Dramatic new powers to throw home-owners out of their properties within 48 hours for committing anti-social behaviour were unveiled by Home Secretary John Reid yesterday.
Dr Reid admitted there is currently a "justice shortfall" in Britain, with too few people believing the criminal justice system is on their side.
He indicated that he wanted to move away from the traditional view that justice had to involve going to court – a significant departure which is sure to raise concerns from the legal profession and civil liberties groups.
Dr Reid said he wanted to create new powers to evict people rapidly from homes and other properties which cause persistent anti-social misery.
"I want to give the police powers to close down places which are the bane of a community," he said.
"Perhaps it’s a site used for raves or a house used as a brothel which draws people in at all times of the night and day.
"Shutting them down would be a last resort. But it could be done in 48-hours."
He added: "I think it is fair that where there is persistently excessive noise and rowdy behaviour or where residents intimidate and threaten their neighbours around the clock, the consequences are clear and tough."
A Home Office spokesman said the measures would apply to privately-owned or rented accommodation.
The powers would be based on existing measures which allow police to close crack dens within 48 hours. Speaking during a visit to Bristol yesterday, Dr Reid said the crack den closure orders had already been used 52 times in the city since they came into force in January 2004.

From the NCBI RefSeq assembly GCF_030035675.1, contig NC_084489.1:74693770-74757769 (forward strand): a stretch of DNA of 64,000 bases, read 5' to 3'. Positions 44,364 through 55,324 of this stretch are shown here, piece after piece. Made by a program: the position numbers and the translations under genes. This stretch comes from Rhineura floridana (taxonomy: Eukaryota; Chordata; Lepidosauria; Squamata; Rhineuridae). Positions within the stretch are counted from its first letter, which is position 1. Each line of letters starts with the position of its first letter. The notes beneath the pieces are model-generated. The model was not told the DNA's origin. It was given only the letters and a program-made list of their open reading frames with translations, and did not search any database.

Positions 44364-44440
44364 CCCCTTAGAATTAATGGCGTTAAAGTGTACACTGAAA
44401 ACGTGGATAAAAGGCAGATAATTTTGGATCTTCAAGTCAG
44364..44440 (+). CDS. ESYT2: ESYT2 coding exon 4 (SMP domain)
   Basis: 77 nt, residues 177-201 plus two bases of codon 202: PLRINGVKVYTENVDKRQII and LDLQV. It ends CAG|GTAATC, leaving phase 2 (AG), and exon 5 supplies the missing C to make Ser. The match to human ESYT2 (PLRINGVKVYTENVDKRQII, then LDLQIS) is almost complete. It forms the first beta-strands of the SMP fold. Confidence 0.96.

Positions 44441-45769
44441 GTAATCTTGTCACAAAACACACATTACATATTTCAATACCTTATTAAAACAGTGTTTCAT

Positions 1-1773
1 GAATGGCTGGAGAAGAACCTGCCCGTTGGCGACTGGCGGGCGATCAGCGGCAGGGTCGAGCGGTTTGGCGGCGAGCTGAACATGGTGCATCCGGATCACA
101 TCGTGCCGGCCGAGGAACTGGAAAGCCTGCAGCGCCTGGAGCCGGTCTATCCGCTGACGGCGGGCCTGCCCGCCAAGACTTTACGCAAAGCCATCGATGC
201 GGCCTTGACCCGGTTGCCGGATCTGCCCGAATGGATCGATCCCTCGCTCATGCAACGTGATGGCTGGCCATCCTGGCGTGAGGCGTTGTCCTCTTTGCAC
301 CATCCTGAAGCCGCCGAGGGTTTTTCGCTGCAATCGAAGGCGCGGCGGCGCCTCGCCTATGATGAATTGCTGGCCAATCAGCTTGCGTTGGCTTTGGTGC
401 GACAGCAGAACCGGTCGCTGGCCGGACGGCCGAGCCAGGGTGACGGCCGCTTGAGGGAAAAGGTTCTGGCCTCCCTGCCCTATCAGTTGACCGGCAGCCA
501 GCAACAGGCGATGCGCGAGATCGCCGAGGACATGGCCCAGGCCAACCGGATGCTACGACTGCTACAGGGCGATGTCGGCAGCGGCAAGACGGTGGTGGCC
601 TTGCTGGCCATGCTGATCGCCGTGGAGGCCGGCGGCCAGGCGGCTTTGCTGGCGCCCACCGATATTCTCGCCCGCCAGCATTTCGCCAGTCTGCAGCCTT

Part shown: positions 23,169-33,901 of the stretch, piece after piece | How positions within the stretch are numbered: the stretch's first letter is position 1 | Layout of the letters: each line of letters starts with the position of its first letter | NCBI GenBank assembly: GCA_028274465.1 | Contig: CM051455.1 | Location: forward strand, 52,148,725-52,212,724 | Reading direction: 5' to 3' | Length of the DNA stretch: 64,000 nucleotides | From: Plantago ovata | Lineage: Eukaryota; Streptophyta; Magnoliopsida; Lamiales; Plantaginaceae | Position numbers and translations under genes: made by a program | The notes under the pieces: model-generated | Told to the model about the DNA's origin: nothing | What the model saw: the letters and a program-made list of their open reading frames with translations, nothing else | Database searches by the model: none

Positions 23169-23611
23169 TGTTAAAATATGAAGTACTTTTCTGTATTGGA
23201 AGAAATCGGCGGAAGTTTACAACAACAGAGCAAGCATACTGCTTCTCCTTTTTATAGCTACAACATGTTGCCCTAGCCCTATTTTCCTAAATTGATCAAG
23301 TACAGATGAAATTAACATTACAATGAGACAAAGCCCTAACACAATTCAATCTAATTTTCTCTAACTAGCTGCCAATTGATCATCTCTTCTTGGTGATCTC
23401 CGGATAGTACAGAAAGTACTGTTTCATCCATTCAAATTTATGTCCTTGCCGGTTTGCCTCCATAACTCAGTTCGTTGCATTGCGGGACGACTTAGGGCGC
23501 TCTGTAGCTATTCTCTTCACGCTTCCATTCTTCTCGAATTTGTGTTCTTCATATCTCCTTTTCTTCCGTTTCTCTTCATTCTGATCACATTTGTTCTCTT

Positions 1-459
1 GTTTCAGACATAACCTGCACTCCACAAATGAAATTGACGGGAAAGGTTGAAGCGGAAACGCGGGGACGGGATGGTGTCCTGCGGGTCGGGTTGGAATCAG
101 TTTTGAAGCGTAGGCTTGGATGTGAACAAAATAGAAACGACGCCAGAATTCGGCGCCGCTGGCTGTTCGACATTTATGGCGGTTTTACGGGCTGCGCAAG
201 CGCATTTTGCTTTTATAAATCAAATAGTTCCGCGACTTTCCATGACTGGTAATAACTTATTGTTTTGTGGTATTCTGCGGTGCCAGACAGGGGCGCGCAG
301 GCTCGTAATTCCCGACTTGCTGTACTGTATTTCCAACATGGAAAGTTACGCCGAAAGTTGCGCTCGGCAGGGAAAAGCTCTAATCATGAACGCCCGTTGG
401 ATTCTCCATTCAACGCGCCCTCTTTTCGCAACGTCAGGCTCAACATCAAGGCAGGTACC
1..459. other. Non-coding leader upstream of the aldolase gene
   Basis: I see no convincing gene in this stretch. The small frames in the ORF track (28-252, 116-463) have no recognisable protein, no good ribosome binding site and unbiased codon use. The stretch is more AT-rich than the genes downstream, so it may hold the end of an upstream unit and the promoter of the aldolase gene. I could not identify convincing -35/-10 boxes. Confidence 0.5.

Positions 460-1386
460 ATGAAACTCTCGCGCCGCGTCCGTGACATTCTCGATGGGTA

He also said he wanted to attach a suspended fine to the existing system of Acceptable Behaviour Contracts, or ABCs – a voluntary agreement designed to keep unruly children under control.
A spokesman said it would involve applying an #80 on-the-spot fine to someone who agreed to an ABC, which would kick in only if they breached the agreement.
It could be suspended for up to six months to keep the trouble-maker on the straight and narrow .
If the person on the ABC was a child, parents would be liable to stump up the fine, and would therefore have a direct financial incentive to keep children under control, the Home Office suggested.
The Home Office also announced that the top rate for a wide range of existing on-the-spot fines will increase from #80 to #100.
Dr Reid said: "The problem we face is what I call the justice shortfall. That is, the difference – sometimes big – between what you and I think is justice, and what a lawyer or legal academic might think it is.
"My kind of justice is swift, effective and matches the crime.
"To me, justice should work for the victims of crime, not against them. I suspect that’s probably your idea of justice too. But too often the perception isn’t matched by the reality."
He went on: "Although public confidence in the justice system is rising, 36 per cent of people think the justice system meets the needs of victims.
"That’s compared to 80 per cent who think it’s fair to the accused. That chasm in perception needs to be addressed."
He also asked the public to come forward with additional ideas for new powers needed by the police to deal with bad behaviour on the streets.
The Home Secretary set out moves for "quick, effective and common sense" justice.
"I’m not arguing against people having a fair hearing. But ... having a fair hearing doesn’t always mean having your day in court, although there will be the option of a court hearing," he said.